32-New England picked N’Keal Harry
A big, physical receiver who the Patriots have been on for awhile. Harry is a hard-working, high-character player, which means he’ll be perfect for Brady/Belichick.
Breaking down Sunday’s big game.
Back in 2002, the Los Angeles Rams lived in St. Louis, seeking their second Super Bowl title in three years against an upstart New England Patriots team. It was a group of no-name players from the AFC seemingly sent to be sacrificed against one of the best NFC teams fielded this century.
The Patriots’ head coach, Bill Belichick, was a prodigy who’d failed to deliver in six previous NFL seasons. He had as many playoff victories, one, that equaled what he was really known for: days as head coach of the New York Jets before quitting the job. His quarterback, Tom Brady, was a sixth-round draft pick who had thrown a total of three career NFL passes entering the year; he was pressed into service when longtime starter Drew Bledsoe got hurt.
That left the AFC champs as heavy underdogs against the “Greatest Show On Turf,” a Rams group who had cruised to a 14-2 record and the NFC’s top seed. The offensive juggernaut was favored by 14 points; Kurt Warner and Rams head coach Mike Martz were the ones fit to be football kings.
But something happened on the way to their coronation; the Patriots refused to cede the crown. A late drive by Brady led to a game-winning field goal, producing a 20-17 upset that snuffed out the Rams’ dynasty and started his. Seven more Super Bowls would follow, producing four more wins and turning the Patriots into arguably the greatest NFL team of all time.
So here we are, 17 years later, with the script flipped on Brady and Belichick. It’s a group of young upstarts in the Rams who aren’t supposed to be here yet, led by the league’s youngest head coach, 33-year-old Sean McVay. The quarterback is 24-year-old Jared Goff; he was in second grade when Brady won his first Super Bowl. The Rams come in as the second seed, like the Patriots in 2002, peaking at the right time while persevering through a few lucky breaks. A timely interception preserved a victory against the Eagles, the league’s defending Super Bowl champs. One week later, a no-call on pass interference boosted the Rams in an upset of the NFC’s top seed, the New Orleans Saints.
Now back in Los Angeles, the Rams have a chance to bring the city their first Super Bowl victory since 1984. The Patriots and Brady, meanwhile, are looking to cement their legendary status. A 6-3 record in Super Bowls looks a whole lot better than 5-4; a win also would tie Brady with Michael Jordan’s six NBA titles and break one with Charles Haley for the most rings ever won by an NFL player.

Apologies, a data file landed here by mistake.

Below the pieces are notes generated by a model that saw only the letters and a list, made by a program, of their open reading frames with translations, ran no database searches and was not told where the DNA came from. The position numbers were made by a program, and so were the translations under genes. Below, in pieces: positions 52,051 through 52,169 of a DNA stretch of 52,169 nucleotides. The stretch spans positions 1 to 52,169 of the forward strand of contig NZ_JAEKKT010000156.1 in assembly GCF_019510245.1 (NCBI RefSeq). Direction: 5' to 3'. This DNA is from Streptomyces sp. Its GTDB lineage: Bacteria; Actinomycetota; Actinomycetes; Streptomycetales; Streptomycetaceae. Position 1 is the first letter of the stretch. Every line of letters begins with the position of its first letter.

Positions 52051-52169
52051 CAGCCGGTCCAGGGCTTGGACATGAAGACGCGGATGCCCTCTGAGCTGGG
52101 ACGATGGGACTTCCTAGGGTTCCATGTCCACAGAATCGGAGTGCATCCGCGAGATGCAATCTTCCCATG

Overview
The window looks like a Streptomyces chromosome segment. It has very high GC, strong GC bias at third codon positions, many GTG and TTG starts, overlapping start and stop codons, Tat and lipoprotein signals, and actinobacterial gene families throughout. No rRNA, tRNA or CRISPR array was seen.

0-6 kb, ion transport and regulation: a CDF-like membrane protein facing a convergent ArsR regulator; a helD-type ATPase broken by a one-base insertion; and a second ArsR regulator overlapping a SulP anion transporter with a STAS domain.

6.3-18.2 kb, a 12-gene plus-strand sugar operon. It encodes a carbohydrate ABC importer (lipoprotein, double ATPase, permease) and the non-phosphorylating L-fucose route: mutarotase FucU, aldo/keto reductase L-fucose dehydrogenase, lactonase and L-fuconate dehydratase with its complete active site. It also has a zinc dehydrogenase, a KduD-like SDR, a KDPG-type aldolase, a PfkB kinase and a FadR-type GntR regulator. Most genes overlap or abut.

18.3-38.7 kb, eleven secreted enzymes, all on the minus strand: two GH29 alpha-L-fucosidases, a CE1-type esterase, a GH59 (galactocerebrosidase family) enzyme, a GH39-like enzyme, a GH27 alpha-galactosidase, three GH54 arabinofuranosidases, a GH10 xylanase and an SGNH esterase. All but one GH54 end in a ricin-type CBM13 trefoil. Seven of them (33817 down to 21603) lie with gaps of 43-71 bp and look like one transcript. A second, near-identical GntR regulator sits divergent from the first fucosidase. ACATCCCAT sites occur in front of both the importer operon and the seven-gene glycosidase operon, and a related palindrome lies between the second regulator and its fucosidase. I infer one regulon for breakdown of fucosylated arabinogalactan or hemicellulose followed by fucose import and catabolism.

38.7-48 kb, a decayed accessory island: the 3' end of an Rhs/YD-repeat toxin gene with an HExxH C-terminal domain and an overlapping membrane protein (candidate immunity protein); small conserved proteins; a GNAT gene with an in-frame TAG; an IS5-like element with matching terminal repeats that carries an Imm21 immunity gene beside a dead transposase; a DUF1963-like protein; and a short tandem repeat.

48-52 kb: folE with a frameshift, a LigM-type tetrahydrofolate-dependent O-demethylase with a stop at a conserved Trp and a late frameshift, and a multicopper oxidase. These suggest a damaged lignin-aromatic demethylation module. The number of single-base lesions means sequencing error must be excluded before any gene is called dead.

Historically, it would also put a bow on a Brady career most believed would never still be active at age 41. He is the only player remaining from that game on the Patriots, outlasting everyone who stepped foot on the field in Super Bowl XXXVI except kicker Adam Vinatieri. It’s a quarterback that gutted it out on that fateful night, willed his team to the win and hasn’t looked back… for 17 years.
Will Brady refuse to give up, yet again? Or can the Rams usher in a new generation through their collection of young talent?
Super Bowl 53: New England Patriots vs Los Angeles Rams
Kickoff: Sunday, Feb. 3 at 6:30 p.m. ET
Where: Mercedes-Benz Superdome (Atlanta)
Spread: Patriots -2.5
Three Things to Watch
1. Brady’s big game experience vs. Goff’s biggest moment
There’s not much to say about Tom Brady that hasn’t already been said. His postseason experience includes more playoff wins (29) than Jared Goff’s actual age (24). He enters his ninth Super Bowl with the highest playoff completion percentage of his NFL career (71.1) through two games and a healthy 7.7 yards per attempt. And his three straight third-down conversions on a touchdown-winning overtime drive against the Chiefs? Yet another chapter in a book growing too large for your shelf at home. If you’re looking for Brady to slip Sunday, don’t; it’s a man who’s as battle-tested as they come.
Instead, this Super Bowl becomes all about Goff and his ability to carry the Rams. The first pick in the 2016 NFL Draft took a major step toward stardom this season. His 8.4 yards per attempt ranked fourth in the NFL; a 101.1 QB rating ranked eighth, four notches higher than Brady. And only Patrick Mahomes, Ben Roethlisberger, and Matt Ryan threw for more yards than Goff (4,688).
For much of the year, Goff lurked in the shadows behind young Mahomes, who set the league on fire with 5,097 passing yards and 50 touchdowns. But Goff has had success of his own, in particular in big games. He outdueled Mahomes in a 54-51 win for the Rams in the regular season, throwing for 413 yards, four touchdowns and no picks. He also calmly led the Rams on both the game-tying and game-winning drives last week in the NFC Championship, succeeding in one of the sport’s most hostile road environments: the Superdome.
Through it all, Goff maintained a calm, even-keeled demeanor that’s drawn comparisons to his Super Bowl rival. The question is whether he can continue that in the biggest game of his NFL career. He’s shown inconsistency late in the year, in particular after the loss of slot receiver Cooper Kupp to a torn ACL. He’s failed to throw a touchdown in three of the last five games and had a career-worst four interceptions against the Bears last month.
You shouldn’t expect that many turnovers against the Patriots. But all it takes is one fumble or a pick-six and suddenly momentum turns against you. Goff can’t make that type of mistake against this opponent.
2. Is Todd Gurley healthy? If not, who becomes the star of the Rams’ offense?
Gurley remains the biggest x-factor in a running game that’s been carried most of the postseason by C.J. Anderson. Anderson isn’t a full-time back for a reason; he averaged just 2.8 yards per carry in the NFC Championship against the Saints.